Football is big in Perryville. I imagine the annual St. Vincent vs. Perryville game is well attended.
The stadium, home or away, is always packed for that game, which is in week five of the season. But Iíll tell you something. Between 1950 and 2016, the Indians and the Pirates never played each other on the gridiron.
But itís the Backyard Brawl! Why not?
Iím not sure but speculation has it that we are a small school and Perryville is bigger. Plus, our schedules just got out of alignment with each other. But in í16 this changed. That season, two St. Louis high schools took us off their slate of games. Lift for Life dropped us and Clayton High, if memory serves, dropped Perryville. We both had an opening in week five and we started the rivalry back up after 66 years. We just reupped for two more years Ė in í20 and í21.
Do you have St. Vincent athletes go on and play in college?
Not often. Iíd say 98 percent of our kids do not compete at the next level. There are exceptions. Derek Kutz, who graduated in 2001, went on to SEMO and set some kicking records. Waylon Richardet, a 2006 St. Vincent grad, was a defensive lineman at Missouri State. Tyler Unterreiner plays on defense right now for Central Methodist.
Last Saturday, at literally the last minute, St. Vincent hosted the Class 4 quarterfinal games featuring Notre Dame. Take us through how that happened.
At 3:30 Friday afternoon Ė and keep in mind, thatís less than 24 hours before the first Notre Dame team (the girls) was scheduled to tip Ė I get a call from Don Maurer at MSHSAA. Don was my basketball coach at St. Vincent back in the day and later went on to coach at Notre Dame. I was at Walmart and the phone rings. Don said, ďI need a favor.Ē I thought he was kidding. Jefferson College was all set up to host the quarters but backed out with no notice because they were closing the campus due to the coronavirus. I checked with the principal and superintendent here and called Don back with a ďyesĒ half an hour later.
Coronavirus anxiety has taken a massive toll on high school sports.
As St. Vincent's A.D., I've got to keep us in compliance with MSHSAA rules, which say a school must get in 14 days of practice before you play your first opponent. I've made sure our spring sports kept practicing right up until the moment the high school stopped holding classes. I'm happy to say we got 12 practices in, so whenever we do get back to normal, we'll only need two more sessions before we can play.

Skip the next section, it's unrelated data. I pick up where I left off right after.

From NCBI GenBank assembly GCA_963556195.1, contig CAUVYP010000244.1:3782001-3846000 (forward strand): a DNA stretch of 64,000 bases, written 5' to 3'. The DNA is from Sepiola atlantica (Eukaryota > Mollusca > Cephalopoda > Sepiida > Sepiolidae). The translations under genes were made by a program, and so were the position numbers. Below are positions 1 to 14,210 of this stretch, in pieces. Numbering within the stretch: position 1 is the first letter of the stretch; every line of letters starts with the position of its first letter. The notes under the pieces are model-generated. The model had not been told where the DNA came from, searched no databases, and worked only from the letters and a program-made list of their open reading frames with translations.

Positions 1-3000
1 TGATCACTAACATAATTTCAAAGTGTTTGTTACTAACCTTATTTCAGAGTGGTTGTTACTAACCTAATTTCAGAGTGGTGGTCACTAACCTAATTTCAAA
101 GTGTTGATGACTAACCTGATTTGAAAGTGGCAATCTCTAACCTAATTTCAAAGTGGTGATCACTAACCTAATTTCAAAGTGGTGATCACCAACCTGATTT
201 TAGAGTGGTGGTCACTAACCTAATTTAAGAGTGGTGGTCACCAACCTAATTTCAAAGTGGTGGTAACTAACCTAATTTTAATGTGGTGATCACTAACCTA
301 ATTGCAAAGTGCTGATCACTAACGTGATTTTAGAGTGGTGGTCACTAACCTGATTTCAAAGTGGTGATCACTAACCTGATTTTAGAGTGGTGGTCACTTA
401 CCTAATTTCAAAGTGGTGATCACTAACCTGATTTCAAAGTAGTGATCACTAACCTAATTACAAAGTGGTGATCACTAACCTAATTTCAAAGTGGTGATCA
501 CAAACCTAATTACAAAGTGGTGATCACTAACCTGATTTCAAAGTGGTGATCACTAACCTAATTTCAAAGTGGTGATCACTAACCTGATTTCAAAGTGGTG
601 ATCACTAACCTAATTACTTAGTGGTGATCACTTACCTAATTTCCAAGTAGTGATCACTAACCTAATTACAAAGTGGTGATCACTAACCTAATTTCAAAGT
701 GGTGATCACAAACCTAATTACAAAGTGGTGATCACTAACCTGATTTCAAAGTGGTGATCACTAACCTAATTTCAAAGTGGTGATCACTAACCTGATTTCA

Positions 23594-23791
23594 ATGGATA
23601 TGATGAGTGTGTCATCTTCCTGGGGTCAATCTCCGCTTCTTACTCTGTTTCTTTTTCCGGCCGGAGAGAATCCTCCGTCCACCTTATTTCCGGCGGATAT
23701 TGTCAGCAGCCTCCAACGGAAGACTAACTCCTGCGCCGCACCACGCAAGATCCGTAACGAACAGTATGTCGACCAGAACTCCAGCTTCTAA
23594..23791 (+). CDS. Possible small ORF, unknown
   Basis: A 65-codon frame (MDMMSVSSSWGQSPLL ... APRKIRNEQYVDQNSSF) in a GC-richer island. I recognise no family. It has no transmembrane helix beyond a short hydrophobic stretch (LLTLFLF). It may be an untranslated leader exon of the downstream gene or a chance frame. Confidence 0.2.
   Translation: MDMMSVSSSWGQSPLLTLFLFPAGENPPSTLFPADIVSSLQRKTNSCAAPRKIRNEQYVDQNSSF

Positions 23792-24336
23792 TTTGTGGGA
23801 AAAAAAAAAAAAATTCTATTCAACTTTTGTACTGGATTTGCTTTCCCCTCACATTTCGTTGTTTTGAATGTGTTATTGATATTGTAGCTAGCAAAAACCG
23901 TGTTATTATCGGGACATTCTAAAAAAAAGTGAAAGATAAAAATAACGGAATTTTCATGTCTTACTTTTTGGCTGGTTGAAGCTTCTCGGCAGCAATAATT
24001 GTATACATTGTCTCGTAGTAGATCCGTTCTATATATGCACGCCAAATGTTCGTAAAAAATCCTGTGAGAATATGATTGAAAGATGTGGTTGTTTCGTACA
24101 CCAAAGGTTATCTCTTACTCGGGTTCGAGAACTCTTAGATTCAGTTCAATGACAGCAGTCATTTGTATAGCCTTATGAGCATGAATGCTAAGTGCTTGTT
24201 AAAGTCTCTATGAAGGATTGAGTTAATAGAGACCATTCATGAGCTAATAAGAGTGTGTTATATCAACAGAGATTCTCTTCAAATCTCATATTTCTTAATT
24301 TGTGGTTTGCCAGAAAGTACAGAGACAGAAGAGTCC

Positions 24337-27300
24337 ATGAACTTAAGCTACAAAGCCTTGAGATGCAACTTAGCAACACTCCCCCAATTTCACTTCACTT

Youíre very bullish about this area.
Let me tell you a story. Three years ago, a tornado hit Perryville and killed a former St. Vincent student along I-55. Within a week, the other nine schools in our conference got together a relief caravan for Perry County people. They brought three bus loads of supplies here. You name it, they brought it: laundry detergent, paper towels, toilet paper, shampoo, toothpaste, hand soap, lots and lots of distilled water. Yes, we compete on the field and on the court but when it comes to life, weíre all brothers and sisters.
What does sports do for a young person?
Athletics teaches unity. Togetherness. Helps you to see you are part of something. Teaches camaraderie.
How would you describe your personal coaching style?
I think folks would say Iím pretty animated. I donít have many rules. I tell my players that they dictate their playing time. I try to treat my players all the same and I donít play favorites. Oh, and kids donít bring cell phones to practices. They know.
Say a word about your immediate family, please.
Iíve been married to my wife, Robyn, for 22 years. Sheís a fifth-grade teacher at Perryville Middle School and is not a sports person. Our son Drew is 16. Heís a sophomore at St. Vincent and is on the golf team.
How much longer will you teach and coach?
Not sure. I teach 7th grade P.E. now and I literally get to see kids grow up in our district. I like that. As far as coaching, Iíll continue as long as Iím healthy and as long as St. Vincentís wants me.